The world is waking up to a tragic fact, year on year: deforestation is happening on a scale and at a rate that amounts to nature collapsing.

Baka pygmy village in Dzanga Sangha national park. Hut in the rainforest. Dorf der Baka Pygmaeen im Dzanga Sangha Nationalpark.

Some rainforests are already emitting more carbon dioxide than they absorb, further destabilising the global climate. At current trends, all primary rainforests in the Congo basin – the world’s second-largest rainforest – could be cleared by the end of the century.

Given the grim state of the world’s forests, we need to seize every opportunity to do right with nature. 

The UN Convention on Biological Diversity summit, or COP15, planned in Montreal, Canada, in December this year could be the “Paris moment” for biodiversity, as the 2015 Paris Agreement was for the climate. In Montreal, countries are expected to agree on a global framework to halt biodiversity loss this decade.

As biodiversity negotiators convene this week in Nairobi, Kenya, to prepare the meeting, they must wake up to another crucial truth: Indigenous Peoples and local communities are better at managing their lands than anyone else. 

Data gathered across countries and continents consistently shows that when people living in forests are left to run them, the result is better-protected ecosystems and biodiversity than any other conservation model.

Deforestation industries – whether loggers or agribusiness – are well aware of this. While they clear forests, Indigenous Peoples and local communities are being displaced, abused, and murdered.

Delegations attending the biodiversity COP15 are expected to discuss safeguards for recognising the rights and roles of Indigenous Peoples and local communities in the conserving nature. So far, discussions haven’t included any concrete commitments.

To protect biodiversity effectively, and ethically, COP15 must recognise tangible protections for the rights of indigenous peoples. 

That should include creating a new and separate category for Indigenous land, and one that puts them as the centre of decision-making and funding.

Currently, there exists two types of conservation designation: protected areas and other effective area-based conservation measures‘ where conservation is supposedly achieved even though it isn’t the formal objective of land management.

In Nairobi, countries should agree to create a third category for land which is fully governed by Indigenous Peoples and local communities. 

In all protected areas where live Indigenous Peoples and local communities, they must be fully involved in the decision-making processes and management of the area.

Yet the threats are not just the chainsaws and bulldozers of multinational companies seeking to extract natural resources, but “fortress conservation”, which closes off land and forests to human activities. 

There is a difficult history not only between industries and forest dwelling Indigenous Peoples and local communities. Also relations between traditional conservationists and Indigenous Peoples and local communities are often conflictual. Unlike traditional conservation NGOs or government-run parks system administrators, the latter consider the forest their home.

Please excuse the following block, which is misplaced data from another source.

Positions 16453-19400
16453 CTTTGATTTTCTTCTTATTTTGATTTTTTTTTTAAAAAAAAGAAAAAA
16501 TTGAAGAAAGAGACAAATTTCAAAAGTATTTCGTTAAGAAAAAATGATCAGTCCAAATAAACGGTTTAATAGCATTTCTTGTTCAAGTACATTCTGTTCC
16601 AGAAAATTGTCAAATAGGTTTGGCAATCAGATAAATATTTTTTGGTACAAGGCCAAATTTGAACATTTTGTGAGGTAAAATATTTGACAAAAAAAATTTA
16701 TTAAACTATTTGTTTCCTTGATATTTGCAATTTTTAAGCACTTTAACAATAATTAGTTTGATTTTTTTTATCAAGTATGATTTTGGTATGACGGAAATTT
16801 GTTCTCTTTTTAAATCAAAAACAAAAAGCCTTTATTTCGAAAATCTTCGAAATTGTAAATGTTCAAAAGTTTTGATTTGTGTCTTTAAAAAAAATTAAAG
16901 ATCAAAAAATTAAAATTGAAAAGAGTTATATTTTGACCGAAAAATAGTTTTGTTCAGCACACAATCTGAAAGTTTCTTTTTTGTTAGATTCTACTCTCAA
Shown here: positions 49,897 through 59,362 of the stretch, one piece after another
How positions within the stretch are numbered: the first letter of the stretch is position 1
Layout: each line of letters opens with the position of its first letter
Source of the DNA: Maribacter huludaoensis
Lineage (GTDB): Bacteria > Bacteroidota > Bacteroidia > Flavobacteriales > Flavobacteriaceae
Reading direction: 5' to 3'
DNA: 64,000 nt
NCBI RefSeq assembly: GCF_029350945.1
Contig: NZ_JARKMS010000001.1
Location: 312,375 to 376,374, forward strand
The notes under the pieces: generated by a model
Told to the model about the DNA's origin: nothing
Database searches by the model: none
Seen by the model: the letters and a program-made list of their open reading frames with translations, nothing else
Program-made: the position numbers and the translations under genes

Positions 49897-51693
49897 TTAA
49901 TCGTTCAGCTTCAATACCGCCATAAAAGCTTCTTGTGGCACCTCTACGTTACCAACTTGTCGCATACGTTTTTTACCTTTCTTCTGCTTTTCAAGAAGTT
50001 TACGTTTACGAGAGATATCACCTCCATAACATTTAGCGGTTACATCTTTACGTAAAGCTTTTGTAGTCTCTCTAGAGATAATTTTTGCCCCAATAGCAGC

This has often led to chronic human right abuses in the form of rape, torture, and killing of forest communities by so-called eco-guards. This has been well-documented in Central Africa. 

Fortress conservation is the result of the exclusion of Indigenous Peoples’ rights from conservation frameworks. We’ve been seeing it play time and time again, with the latest confrontation taking place just before talks in Nairobi when Tanzanian authorities opened fire against Maasai communities. Creating a game reserve for tourism by violently evicting the land’s inhabitants isn’t “conserving nature.” It’s a renewed form of colonialism.  

The global deal for nature due to be agreed in Montreal later this year is an opportunity shun this type of fortress conservation and embrace change.

That means formally recognising the rights of Indigenous Peoples to their ancestral lands and natural resources. 

In recent years, some progress has been made. In the Democratic Republic of Congo, it is now possible for forest communities to formally receive rights over a forest concession. 

But the Congolese government and donor countries need to do more to make this option accessible to communities.

There is still many billions of dollars invested in sustaining a problematic “fortress conservation” model. 

Being serious about forest community rights means investing far more in the formal process of recognising Indigenous Peoples’ land rights, management, and decision making, and protecting Indigenous knowledge. 

Negotiations taking place in Nairobi this week must be a turning point for Indigenous People’s rights in biodiversity conservation. 

Allowing NGOs and government agencies to remain the primary beneficiaries of conservation funds would be a huge failure of the UN Biodiversity talks.  

The Cop15 biodiversity summit is the moment to lay the groundwork for a new system that protects forests and wildlife, which is both effective and just.

Irene Wabiwa Betoko is the International Project Leader for the Congo Basin forest, Greenpeace Africa